Monday, January 5, 2015

We got robbed . . . in 2013

This is a post that I wrote in 2013 after getting robbed on our vacation back to Mexico. I'm not sure why I didn't post it, but alas, here it is.


"Are you sure? Shouldn't we take a taxi?"
"We are fine. We've got Antonio with us. He's Mexican. If he think it's fine, then it's fine." 

We knew we shouldn't have done it. We were so stupid. How many times did we tell the students not to walk down that alley? We never did it when we lived there. Not once. Why in the world did we do it then? Alas, safety is indeed the best policy, and comfort is dangerous. 

Cue the flashing lights, the 15 Mexican police trucks with machine guns, the cops that wanted a bribe, the gawking neighbors shaking their heads, and the two drunk men claiming "I'm not going to lie, I've been drinking a little bit, but we can help. We know them! We know where they live." 

So for the third time in as many years, I had my wallet stolen. The difference was that this time it felt personal. It was maddening. It made me feel like an idiot and a spoiled brat. And it reminded me that even though my "skin is a nice color, it's not so white like other gringos" according to one of my Mexican friends, my skin still radiates rich, white, privileged American girl. 

The most sickening part of the whole ordeal was when I realized that it wasn't actually that harmful or detrimental to our lives. They took so much from us, and it didn't even truly matter. If we wanted, we could just buy it all again. Obviously that would be a big financial strain and student loan payments would stop for a while, but we could. We could buy two nice, expensive cameras, a pair of sunglasses, a necklace and a wallet. It wasn't life changing. How pathetic is that?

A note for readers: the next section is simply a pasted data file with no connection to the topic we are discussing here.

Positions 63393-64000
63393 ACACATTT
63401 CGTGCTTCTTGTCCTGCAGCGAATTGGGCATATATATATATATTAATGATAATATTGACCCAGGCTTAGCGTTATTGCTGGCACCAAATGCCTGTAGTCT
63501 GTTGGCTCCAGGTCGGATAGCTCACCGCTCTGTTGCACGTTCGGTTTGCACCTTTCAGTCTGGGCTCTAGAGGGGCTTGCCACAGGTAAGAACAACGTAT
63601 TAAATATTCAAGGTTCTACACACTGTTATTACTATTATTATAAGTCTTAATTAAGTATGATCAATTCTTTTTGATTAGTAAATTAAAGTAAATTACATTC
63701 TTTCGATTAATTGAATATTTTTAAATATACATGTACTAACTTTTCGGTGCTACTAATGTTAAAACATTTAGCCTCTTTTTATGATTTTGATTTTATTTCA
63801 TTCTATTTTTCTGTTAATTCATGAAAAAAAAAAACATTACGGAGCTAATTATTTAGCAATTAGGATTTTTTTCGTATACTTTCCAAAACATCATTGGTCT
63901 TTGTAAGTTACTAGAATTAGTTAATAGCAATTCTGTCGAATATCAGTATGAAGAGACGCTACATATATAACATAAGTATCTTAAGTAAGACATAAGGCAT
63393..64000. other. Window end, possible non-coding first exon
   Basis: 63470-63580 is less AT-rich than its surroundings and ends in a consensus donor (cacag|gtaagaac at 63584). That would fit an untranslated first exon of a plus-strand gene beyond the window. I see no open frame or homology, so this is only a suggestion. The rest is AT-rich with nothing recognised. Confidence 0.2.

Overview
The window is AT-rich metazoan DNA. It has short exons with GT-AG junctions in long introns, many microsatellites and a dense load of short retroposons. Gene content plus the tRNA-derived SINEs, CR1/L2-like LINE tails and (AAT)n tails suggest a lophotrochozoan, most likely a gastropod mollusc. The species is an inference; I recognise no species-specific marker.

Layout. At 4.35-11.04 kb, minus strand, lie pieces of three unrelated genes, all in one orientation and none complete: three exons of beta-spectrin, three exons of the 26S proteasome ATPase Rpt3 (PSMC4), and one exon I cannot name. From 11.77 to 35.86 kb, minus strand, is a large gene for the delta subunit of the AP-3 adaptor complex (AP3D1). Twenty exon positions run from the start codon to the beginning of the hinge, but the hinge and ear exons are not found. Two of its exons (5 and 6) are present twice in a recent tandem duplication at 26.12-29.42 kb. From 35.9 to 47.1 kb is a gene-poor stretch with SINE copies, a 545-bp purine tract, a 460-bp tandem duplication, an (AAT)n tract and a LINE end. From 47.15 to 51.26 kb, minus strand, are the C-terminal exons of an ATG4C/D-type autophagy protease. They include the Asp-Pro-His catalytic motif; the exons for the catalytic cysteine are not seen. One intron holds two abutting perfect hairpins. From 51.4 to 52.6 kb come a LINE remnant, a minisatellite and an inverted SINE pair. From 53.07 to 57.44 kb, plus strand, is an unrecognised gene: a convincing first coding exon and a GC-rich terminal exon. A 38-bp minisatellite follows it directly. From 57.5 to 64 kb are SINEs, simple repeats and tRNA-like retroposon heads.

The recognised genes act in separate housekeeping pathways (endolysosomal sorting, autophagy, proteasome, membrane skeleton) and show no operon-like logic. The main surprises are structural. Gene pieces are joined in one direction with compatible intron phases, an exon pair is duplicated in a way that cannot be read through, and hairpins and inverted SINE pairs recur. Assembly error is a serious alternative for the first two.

These kids - honestly, they couldn't have been more than 17 or 18 - face the consequences of oppression and violence every day, and live in such poverty that they bought a gun, pointed it at three friends walking down the street and then clumsily and fearfully took their possessions. They risked their lives for a couple hundred dollars, and although it may seem trivial and meaningless for such little payoff, but it means something to them. It means that they have money to give their moms to buy food for dinner, or to buy a new pair of baller shoes from the mall, or maybe even money to buy pot to smoke with friends after school. I'm not sure it really matters what they will use our pesos to buy. What matters is that it does matter to them. The point is that they aren't criminals or drug runners or gangsters. They're kids who live in a colónia in Mexico that doesn't have enough money to go around and even the educated and skilled can't pay their bills.

When I told my boss (a Mexican woman) about the incident, she shook her head and said, "Isn't it so sad what the situation in Mexico is doing to people?" And by "people" she didn't mean Ryan and me. She meant the boys who robbed us. I loved that she responded that way. Of course she did, she's a social worker! But she wasn't shocked or upset on our behalf, she was upset because she saw the context in which the robbery took place, and she saw the kids who stole our things as people who are hurting and struggling to make a life.